Though there’s no such thing as a completely natural hair dye, you can find organic and natural brands that may have fewer potentially harmful chemicals. Brands like Herbatint or Aubrey Organics are some good examples.

In the end, check with your personal physician before applying anything to your scalp or hair during or after cancer treatment, especially if you may be continuing medication or additional procedures. For extra style during treatments, rely on wigs, scarves, and hats. I did, and I found after a time that I loved how they accented my look!

Did you dye your hair during cancer treatments? What did you do to preserve hair health, or what kind of natural brands have you tried? Please share!

Photo courtesy of Snap Village.

Posted in: Hair Care, Side Effects


14 Comments to “Perming or Coloring Hair: Safe During Chemotherapy?”

  1. Joyce Duffy says:

    2 years ago I had 5 rounds of 2 different types of chemo which have a 100% rate of hair loss. I used the Penguin Cold Caps and kept over 3/4′s of my hair through out my treatment. My hair did thin but only I knew it. The Cold Caps were applied before, during and after my infussion and only on my chemo day. Google PenguinColdCaps if you want to keep your hair through your chemo treatment. I was able to have base color and high lights within 2 months after treatment was completed.

  2. Jennifer a Mother to be says:

    Everyone one tells me all the time , I look excellent. I know this is a different topic but I have dealt with and invisible disability for 5 years now and now that I am pregnant I worry even more. I found this site and it has even made me more alert of things we trust that may affect us. Hope this helps someone else with their quest for answers. Take care, jennifer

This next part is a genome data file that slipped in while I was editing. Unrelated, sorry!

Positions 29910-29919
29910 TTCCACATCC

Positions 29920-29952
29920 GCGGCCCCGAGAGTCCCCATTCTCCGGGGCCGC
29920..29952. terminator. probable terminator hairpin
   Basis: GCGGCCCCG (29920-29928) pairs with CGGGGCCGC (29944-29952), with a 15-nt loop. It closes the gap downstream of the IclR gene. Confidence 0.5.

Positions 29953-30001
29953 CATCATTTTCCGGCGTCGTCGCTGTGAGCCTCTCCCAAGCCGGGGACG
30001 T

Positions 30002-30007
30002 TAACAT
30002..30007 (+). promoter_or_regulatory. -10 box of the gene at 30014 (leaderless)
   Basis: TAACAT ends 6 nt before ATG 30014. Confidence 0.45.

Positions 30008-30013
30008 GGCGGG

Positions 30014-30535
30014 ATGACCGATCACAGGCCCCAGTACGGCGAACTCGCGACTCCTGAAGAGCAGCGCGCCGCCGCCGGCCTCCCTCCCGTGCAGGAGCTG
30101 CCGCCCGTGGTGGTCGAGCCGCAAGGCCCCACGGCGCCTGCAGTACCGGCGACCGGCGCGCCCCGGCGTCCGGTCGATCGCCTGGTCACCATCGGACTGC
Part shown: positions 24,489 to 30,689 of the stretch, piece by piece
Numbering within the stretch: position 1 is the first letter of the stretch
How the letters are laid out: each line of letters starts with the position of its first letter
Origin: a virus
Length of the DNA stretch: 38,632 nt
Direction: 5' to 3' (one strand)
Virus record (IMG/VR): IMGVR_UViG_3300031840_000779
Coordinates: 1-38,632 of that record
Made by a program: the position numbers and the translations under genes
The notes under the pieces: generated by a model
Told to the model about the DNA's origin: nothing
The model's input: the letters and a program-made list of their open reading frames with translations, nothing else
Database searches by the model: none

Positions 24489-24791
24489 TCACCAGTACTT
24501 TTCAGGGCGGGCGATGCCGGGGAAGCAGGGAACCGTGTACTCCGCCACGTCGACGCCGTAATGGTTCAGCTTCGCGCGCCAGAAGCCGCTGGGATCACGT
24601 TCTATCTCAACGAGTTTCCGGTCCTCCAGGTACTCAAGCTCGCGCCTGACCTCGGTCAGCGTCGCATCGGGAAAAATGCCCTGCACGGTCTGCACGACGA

3. Britta says:

    Thank you for the great resource Joyce! I am sure that my readers will appreciate the information. Thanks so much for commenting and congratulations on your survival – Britta

  4. Britta says:

    Thank you for commenting Jennifer and stay positive! I’m glad that you were able to take away some valuable information from my site that you can use to take better care of yourself and your family. Please let me know if you ever have any questions or need any additional information. Best, Britta

  5. BARBARA says:

    JUST DISCOVERED THAT I SHOULD NOT HAVE HAD MY HAIR COLORED DURING CHEMO. I ONLY HAD 5 TREATMENTS AND LITTLE SIDE EFFECTS. HAIR DID THIN SOME. WAS THE EFFECTIVENESS OF THE CHEMO AFFECTED BY THE DYE.

  6. Britta says: